Scientists Say: Guinea worm | Science News for Students

Scientists Say: Guinea worm

This parasite invades people’s bodies through their drinking water, and leaves through their skin
May 20, 2019 — 6:30 am EST
a photo of a Guinea worm wound sticking out of a person's leg, and wound around a matchstick

This Guinea worm is wound around a matchstick as it is pulled out from a person’s leg. The worm has to be pulled out very slowly, and the process is very painful. 

CDC

Guinea worm (noun, “GIH-knee worm”)

The Guinea worm (Dracunculus medinensis — “drah-CUN-cue-lus MED-in-EN- is) is a parasite — an animal that lives off a host, without giving anything in return. If this worm gets inside a person’s body, it causes a painful infection called Guinea worm disease, or Dracunculiasis (drah-CUN-due-LIE-ah-sis). In fact, Dracunculiasis means “infection with little dragons” in Latin, a sign of just how much it can hurt.

Guinea worms begin their lives as larvae in the bellies of tiny water fleas. When a person drinks water and swallows the water fleas, the fleas get digested in the person’s stomach. But the Guinea worm larvae survive. They take up residence inside the unfortunate person’s body.

Over the next 100 days, those larvae grow into long, thin, white worms. Then the males and females find each other and mate. The male dies, but the female, loaded with eggs, begins moving through the person’s muscles. This can be intensely painful. Usually, the female heads toward the person’s foot. Then, she pokes through the skin of the foot. This hurts so much that the infected person often sticks their foot in water to relieve the pain. When the worm senses water, she releases her eggs. Water fleas swallow those eggs, and the cycle begins again. The whole process takes between 10 and 14 months.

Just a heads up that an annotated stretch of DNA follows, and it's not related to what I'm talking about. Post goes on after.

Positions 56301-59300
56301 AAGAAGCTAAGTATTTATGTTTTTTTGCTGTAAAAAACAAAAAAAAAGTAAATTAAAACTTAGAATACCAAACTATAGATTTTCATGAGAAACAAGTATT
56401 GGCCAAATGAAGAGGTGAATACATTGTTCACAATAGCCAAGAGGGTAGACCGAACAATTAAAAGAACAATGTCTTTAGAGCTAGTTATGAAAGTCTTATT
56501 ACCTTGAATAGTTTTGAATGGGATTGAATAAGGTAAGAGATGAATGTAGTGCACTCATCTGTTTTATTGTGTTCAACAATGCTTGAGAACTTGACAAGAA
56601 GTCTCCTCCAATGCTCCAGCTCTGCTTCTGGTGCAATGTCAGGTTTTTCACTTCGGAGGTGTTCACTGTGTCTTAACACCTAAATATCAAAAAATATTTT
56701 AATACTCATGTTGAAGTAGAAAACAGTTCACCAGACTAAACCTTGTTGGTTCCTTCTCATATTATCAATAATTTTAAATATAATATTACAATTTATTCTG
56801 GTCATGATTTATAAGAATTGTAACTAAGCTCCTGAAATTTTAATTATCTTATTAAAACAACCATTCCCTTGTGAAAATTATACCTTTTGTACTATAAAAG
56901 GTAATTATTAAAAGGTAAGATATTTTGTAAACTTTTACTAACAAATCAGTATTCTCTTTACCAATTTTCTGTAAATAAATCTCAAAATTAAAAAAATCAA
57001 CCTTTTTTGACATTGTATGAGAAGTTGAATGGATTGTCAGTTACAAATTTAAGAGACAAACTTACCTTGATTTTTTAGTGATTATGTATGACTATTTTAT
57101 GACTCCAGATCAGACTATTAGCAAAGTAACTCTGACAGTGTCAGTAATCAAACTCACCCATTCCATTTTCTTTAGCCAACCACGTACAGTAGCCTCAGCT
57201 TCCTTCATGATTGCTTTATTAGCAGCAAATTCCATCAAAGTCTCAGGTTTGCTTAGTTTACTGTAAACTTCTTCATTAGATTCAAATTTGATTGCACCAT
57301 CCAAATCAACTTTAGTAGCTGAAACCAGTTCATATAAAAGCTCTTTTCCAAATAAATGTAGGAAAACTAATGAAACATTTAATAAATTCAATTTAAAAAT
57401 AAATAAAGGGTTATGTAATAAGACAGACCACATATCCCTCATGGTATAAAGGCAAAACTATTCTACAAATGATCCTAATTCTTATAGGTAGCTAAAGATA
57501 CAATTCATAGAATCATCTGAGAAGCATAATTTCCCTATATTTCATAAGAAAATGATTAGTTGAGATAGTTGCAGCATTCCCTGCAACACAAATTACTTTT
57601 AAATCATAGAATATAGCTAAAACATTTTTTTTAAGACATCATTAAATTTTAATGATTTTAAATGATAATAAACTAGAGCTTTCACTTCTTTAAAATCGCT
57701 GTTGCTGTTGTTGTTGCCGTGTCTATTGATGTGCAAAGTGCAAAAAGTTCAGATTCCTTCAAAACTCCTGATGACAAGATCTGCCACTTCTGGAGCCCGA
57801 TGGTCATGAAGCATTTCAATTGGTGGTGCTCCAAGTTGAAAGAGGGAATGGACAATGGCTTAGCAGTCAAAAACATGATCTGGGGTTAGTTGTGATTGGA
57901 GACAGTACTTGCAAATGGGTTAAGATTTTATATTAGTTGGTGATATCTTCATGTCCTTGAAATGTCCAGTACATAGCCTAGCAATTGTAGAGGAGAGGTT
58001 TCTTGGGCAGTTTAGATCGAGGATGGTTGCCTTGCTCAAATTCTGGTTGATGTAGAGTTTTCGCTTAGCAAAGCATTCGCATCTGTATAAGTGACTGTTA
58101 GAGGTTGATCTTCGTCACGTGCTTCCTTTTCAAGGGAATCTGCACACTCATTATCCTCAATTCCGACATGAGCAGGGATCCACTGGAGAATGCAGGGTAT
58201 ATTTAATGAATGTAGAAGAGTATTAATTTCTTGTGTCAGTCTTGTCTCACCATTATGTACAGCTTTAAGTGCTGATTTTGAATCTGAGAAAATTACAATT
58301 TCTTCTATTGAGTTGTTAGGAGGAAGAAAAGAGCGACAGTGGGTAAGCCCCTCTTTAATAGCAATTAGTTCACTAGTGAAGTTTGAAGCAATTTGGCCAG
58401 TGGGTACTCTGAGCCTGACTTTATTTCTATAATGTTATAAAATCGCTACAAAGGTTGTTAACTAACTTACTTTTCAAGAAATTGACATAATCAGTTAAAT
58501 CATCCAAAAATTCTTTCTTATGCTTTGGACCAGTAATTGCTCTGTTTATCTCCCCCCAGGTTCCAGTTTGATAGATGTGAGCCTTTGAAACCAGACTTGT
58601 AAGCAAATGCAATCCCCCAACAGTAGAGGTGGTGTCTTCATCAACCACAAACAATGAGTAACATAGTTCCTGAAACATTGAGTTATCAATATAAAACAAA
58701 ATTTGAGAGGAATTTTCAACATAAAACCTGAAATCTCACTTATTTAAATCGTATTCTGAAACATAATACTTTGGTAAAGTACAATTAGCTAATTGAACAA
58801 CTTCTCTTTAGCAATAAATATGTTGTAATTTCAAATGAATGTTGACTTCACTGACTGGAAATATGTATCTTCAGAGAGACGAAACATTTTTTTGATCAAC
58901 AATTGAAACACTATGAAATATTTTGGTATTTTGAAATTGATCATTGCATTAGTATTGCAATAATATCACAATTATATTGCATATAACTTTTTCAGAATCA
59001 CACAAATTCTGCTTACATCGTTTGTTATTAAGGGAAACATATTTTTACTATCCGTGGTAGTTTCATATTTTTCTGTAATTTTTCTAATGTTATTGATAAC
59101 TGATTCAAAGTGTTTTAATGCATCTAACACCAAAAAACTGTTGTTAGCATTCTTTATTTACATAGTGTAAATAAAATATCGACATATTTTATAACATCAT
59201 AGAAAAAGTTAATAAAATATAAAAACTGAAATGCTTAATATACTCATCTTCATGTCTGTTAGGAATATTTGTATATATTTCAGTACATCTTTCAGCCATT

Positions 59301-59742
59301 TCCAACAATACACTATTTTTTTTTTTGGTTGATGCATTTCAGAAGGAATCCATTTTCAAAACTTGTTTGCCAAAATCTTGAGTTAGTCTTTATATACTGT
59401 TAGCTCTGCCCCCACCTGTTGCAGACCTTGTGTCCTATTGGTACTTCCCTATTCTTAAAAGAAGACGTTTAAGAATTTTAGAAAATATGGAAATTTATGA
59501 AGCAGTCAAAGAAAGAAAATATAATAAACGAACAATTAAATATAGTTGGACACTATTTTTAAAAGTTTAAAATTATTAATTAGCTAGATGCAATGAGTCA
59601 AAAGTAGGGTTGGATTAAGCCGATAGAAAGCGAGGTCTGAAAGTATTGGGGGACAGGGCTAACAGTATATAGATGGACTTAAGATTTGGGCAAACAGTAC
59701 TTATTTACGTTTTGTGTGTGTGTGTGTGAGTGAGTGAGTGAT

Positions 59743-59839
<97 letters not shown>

After releasing her eggs, the female worm remains dangling out of the person’s foot. Often, the worm needs to be pulled out by slowly winding it around a thin stick a few centimeters (inches) at a time. Because Guinea worms can be up to one meter (3.3 feet) long, this painful process can take weeks.

Most cases of Guinea worm disease are found in a handful of countries in Africa. Luckily, people can prevent Guinea worm disease by filtering their water. This removes the water fleas that are full of Guinea worm larvae.

Scientists and doctors have worked very hard to get rid of Guinea worm disease. In the 1980s, there were 3.5 million cases of the painful infection each year. But by 2018, there were only 28 worldwide. Now, most infections are in dogs and cats, but doctors hope to get rid of the worm entirely in a few more years.  

In a sentence

Former president Jimmy Carter founded an organization to get rid of the Guinea worm.

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Power Words

(more about Power Words)

dracunculiasis     Also known as guinea worm disease, it is caused by Dracunculus medinensis , a species of nematode, or roundworm. The worms can enter someone’s body from drinking water tainted with tiny fleas that carry the parasite. The guinea worm then lives and mates inside the human body. After about a year, its victim will get a burning feeling in a leg or foot as the female worm, which had migrated there, forms a blister in the skin. If the patient puts that leg or foot into water to relieve the burning feeling, the female worm may releases her eggs into the water, starting the life cycle over again.

eradicate  To deliberately eliminate or wipe out, such as a population of vermin (rats or cockroaches, for instance) inhabiting a particular site.

egg     The unfertilized reproductive cell made by females.

Guinea worm     ( Dracunculus medinensis ) This species of microscopic nematode, or roundworm, causes dracunculiasis, also known as guinea worm disease.

host      (in biology and medicine) The organism (or environment) in which some other thing resides. Humans may be a temporary host for food-poisoning germs or other infective agents.

infection     A disease that can spread from one organism to another. It’s usually caused by some type of germ.

larva     (plural: larvae) An immature life stage of an insect, which often has a distinctly different form as an adult. (Sometimes used to describe such a stage in the development of fish, frogs and other animals.)

muscle     A type of tissue used to produce movement by contracting its cells, known as muscle fibers. Muscle is rich in protein, which is why predatory species seek prey containing lots of this tissue.

parasite     An organism that gets benefits from another species, called a host, but doesn’t provide that host any benefits. Classic examples of parasites include ticks, fleas and tapeworms.